In Nishma Spark of the Week, 5756-01: Completing the Circle: Connecting V’Zot HaBracha to Bereishit,2I contended that the yearly cycle of the Torah reading, in a certain way, challenges the idea that there really is a beginning and an end to our study of the text. In a certain way, V’Zot HaBracha also leads into Bereishit. Ntziv, HaEmek Davar, Devarim 34:12actually explains that our very understanding of Bereishit is affected by our prior reading of the complete Torah and Moshe Rabbeinu’s infusion within the nation of the knowledge of God. The question emerges as to how we could say Yizkor, the memorial prayer, on a holiday. A holiday is a time of joy when, in fact, all (public) forms of mourning is forbidden. The answer that is often presented is that the saying of Yizkor is not an act of mourning or even of grief. It is an act of remembrance that actually brings forth a moment of quiet joy.3 We are sad that we no longer are able to share our lives with our loved ones; we miss them. But there is also joy in that we did have them in our lives and we remember their positive effect upon our lives. The same is true with Moshe Rabbeinu. We are better because he lived and instructed us in Torah. This does not explain the paradox of joy as we read of his death – but it could explain the joy of reading Bereishit anew. We study again for we can gain, thereby, greater understanding – thanks to the teachings of Moshe Rabbeinu.

             We often overlook the fact that the Torah is not just a manual but actually presents a completely different perspective on life. Rashi, Bereishit 1:1 informs us that the nations of the world may call us thieves for taking the land of Israelaway from its inhabitants. It is acceptance of the truth of Torah that declares us not to be thieves for the land actually belongs to God Who can give it to Whomever He wishes. The difference is in the frame of reference. To one who does not accept Torah, we are thieves. To one who does, we are the God-given proprietors of the land. Our whole perspective on life is shaped by our recognition of the truth of Torah and the ideas embedded in this all-encompassing corpus of thought. This is Moshe Rabbeinu’s legacy. We are sad upon reading of his death, or should be. But there is great joy in that he lived, we benefited from his teachings of God’s Torah – and in that we will meet him again in Shemot.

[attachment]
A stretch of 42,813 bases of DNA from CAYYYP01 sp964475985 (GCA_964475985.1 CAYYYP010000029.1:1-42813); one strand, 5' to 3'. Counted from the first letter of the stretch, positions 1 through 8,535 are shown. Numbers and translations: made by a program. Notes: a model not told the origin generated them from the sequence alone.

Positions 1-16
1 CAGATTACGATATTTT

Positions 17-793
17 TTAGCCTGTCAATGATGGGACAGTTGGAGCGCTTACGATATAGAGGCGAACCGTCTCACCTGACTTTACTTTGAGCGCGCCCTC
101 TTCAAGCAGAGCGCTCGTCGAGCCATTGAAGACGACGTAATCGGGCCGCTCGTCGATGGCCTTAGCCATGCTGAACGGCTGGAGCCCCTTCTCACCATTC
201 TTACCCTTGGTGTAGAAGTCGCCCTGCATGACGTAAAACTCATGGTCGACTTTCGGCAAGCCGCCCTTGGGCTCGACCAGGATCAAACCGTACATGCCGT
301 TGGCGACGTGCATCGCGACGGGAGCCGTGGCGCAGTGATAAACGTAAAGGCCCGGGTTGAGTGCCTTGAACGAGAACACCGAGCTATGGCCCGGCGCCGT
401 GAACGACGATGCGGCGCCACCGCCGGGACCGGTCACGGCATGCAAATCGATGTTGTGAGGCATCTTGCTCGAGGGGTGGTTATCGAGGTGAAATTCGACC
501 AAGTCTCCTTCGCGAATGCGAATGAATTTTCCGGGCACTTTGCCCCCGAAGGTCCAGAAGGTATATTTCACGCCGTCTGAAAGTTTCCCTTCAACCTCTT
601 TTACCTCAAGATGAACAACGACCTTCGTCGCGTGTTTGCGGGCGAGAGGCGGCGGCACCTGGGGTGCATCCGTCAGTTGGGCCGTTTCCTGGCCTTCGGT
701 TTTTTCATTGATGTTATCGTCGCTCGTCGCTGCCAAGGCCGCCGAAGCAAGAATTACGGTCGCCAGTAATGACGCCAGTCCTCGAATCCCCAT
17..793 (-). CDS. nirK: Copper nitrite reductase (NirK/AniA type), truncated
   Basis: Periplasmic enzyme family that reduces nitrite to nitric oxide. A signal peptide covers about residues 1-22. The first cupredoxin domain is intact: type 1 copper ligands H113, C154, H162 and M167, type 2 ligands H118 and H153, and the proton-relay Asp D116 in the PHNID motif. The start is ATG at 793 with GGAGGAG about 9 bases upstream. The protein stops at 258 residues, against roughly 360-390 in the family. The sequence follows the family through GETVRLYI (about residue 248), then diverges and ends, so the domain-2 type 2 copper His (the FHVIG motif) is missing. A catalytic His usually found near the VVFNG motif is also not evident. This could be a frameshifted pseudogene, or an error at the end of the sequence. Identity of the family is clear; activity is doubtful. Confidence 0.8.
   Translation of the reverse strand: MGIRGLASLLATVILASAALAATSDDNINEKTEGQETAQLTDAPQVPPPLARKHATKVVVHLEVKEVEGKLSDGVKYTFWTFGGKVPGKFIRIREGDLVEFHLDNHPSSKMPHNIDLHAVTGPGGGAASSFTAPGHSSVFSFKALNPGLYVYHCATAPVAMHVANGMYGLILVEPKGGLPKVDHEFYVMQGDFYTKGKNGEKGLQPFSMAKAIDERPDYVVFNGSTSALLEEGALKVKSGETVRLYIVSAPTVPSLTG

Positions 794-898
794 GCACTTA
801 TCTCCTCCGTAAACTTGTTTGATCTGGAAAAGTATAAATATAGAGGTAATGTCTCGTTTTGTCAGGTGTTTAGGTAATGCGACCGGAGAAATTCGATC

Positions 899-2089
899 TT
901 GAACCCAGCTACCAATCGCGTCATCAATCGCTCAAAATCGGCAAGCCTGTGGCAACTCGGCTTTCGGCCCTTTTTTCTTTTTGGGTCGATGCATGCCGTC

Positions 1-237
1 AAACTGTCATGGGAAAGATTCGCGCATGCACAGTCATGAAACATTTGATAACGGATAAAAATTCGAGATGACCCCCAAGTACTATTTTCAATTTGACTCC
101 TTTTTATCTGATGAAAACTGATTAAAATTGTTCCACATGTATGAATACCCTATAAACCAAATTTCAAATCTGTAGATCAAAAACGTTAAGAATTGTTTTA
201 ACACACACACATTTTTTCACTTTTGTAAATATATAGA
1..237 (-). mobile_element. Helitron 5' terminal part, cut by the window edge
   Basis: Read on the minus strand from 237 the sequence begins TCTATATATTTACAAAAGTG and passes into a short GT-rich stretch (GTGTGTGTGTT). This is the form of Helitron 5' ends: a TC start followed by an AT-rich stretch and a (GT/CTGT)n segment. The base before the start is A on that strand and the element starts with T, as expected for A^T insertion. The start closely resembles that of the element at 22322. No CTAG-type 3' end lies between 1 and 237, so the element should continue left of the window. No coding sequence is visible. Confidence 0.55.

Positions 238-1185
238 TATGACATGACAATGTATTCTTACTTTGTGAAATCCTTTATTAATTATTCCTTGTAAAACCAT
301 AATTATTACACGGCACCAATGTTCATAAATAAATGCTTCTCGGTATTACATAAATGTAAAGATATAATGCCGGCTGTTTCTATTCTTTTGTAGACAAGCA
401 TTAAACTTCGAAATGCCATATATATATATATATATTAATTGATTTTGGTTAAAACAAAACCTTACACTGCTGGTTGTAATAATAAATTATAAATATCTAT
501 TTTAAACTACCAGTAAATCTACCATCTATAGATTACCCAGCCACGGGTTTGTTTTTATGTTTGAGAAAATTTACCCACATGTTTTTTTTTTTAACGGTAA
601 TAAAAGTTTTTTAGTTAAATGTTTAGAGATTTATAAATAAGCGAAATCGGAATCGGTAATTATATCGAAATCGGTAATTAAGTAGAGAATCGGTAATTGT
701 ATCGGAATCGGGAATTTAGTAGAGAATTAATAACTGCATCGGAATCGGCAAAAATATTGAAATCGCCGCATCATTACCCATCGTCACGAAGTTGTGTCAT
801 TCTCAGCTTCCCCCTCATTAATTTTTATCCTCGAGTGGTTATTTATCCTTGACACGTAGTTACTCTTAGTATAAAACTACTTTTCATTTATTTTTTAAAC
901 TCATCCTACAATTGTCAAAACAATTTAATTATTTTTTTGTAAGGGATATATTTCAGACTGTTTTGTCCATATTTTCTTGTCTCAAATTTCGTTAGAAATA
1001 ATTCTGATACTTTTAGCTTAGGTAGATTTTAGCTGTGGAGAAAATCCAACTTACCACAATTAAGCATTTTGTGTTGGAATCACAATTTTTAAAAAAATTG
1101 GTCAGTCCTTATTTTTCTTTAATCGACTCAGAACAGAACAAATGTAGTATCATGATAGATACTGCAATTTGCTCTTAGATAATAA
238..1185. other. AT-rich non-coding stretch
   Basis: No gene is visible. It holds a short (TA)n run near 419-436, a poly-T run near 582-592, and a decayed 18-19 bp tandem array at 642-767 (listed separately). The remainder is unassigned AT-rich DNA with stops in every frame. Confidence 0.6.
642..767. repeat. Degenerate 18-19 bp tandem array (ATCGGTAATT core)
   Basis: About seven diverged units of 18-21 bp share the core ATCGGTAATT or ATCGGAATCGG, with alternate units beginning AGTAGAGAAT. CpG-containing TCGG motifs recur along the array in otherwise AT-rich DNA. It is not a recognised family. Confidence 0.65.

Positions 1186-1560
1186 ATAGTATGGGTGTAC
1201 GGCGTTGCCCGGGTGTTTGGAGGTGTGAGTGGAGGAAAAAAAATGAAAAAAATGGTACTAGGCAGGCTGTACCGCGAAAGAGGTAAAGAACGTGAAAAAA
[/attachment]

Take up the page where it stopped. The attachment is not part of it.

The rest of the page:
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Rabbi Benjamin Hecht e-mail


1 See, also, Shulchan Aruch, Orach Chaim 428:8. It should be noted, though, that the actual language of the gemara does not necessarily support Rabbi Hirsch’s explanation of the law. See, for example, Mishneh Brura, Orach Chaim 428:21 for a more straightforward explanation based on the language of the gemara. This language, though, also does not necessarily contradict Rabbi Hirsch’s explanation. It should, perhaps, also be noted that there are other ways of explaining the gemara so that it has no bearing on the number of individuals called up to the Torah. See, for example, the first view in Tosfot, Baba Batra 15a, d.h. Shemona.


3 This further explains the dominant custom to not say Yizkor in the first year after a loved one’s death. During this year of aveilut, the grief is still raw and dominant. It is only after the year that we are able to feel the quiet joy of remembering. .

Nishma, 2007